She makes a case for supporting educators to teach children programming in two ways: direct instruction – explaining and practising in small steps – and showing that it can be used in many different areas and is not just for those who love programming for the sake of it.
Watch this great five-minute YouTube for an overview of her approach
And, of course, as well as the practical and experiential aspects, Co-Make is also based on solid theoretical groundwork. The project draws on the work of some respected theorists. These include:
Mitch Resnick, LEGO Papert professor of learning research, director of the Okawa Center, and director of the Lifelong Kindergarten group at the MIT Media Lab. In his 2017 book Lifelong Kindergarten Resnick identifies how we can draw on the educational philosophy of the kindergarten phase to provide children with opportunities to work on projects, based on their passions, in collaboration with peers, in a playful spirit and help them prepare for a world where creative thinking is more important than ever before. It’s his team that has developed the phenomenally successful Scratch platform and more recently Scratch Jr which is now available free for multiple platforms and suitable for younger children to enjoy.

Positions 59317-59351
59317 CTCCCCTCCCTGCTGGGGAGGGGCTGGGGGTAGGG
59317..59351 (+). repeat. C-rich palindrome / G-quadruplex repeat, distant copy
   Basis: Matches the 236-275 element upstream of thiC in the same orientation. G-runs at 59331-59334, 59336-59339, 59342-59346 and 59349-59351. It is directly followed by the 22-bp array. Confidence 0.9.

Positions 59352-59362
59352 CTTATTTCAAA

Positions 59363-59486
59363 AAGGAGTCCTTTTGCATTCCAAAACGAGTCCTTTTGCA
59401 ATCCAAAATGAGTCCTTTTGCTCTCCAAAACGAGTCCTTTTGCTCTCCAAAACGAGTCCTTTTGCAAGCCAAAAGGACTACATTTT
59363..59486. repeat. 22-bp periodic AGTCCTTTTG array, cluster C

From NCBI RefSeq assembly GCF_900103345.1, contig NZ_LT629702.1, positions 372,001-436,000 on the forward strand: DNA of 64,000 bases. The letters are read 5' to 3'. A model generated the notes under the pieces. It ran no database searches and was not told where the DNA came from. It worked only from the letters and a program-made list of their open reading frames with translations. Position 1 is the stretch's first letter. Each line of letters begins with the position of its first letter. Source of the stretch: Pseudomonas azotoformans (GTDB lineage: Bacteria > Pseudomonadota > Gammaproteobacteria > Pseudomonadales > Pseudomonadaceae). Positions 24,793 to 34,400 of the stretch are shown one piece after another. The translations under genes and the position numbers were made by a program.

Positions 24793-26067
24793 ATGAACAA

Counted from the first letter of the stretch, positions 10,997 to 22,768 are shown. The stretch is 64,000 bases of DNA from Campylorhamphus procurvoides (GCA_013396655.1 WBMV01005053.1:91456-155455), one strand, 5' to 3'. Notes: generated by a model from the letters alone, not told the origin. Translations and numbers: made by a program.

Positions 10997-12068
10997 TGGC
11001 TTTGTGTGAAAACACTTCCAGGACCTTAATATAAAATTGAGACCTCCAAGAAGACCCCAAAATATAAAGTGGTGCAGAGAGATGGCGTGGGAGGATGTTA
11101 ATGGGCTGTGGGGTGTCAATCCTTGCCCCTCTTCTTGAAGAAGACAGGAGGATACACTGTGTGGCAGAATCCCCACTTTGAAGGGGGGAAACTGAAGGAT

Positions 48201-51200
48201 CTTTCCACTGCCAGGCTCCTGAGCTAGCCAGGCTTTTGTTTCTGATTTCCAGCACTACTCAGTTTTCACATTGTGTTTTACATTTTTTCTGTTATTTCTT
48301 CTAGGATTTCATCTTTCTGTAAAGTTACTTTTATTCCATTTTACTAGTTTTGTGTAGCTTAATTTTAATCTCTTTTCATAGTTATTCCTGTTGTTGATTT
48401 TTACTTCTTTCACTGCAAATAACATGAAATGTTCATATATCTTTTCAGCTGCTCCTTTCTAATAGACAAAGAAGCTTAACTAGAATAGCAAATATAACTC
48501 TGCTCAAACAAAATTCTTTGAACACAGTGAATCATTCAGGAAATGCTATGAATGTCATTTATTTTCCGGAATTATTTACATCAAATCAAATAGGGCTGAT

We also draw on the work of Nathan Holbert, assistant professor in the Department
of Mathematics, Science, and Technology at Columbia University, in developing Maker education with very young children to support them to create personally meaningful objects including digital artefacts.
Finally, we’re using the frameworks developed by Professor Marina Umaschi at the Developmental Technologies Research Group at Tufts University which aims to understand how new technologies that engage in coding, robotics and making can play a positive role in children’s development and learning.
As a group we’re developing the Co-Make website in order to share our findings. It’s at an early stage but, in the months to come, it will be the project repository to report on the outcomes of our work. We’ll also be making more informal links to allow the schools to collaborate directly with each other, using the Erasmus+ eTwinning web platform which has been developed for this purpose. Of course, we have to be mindful of GDPR and each country’s best practice with regard to online safety. Please look out for updates at our conferences, through this blog and the London CLC newsletter as the project progresses.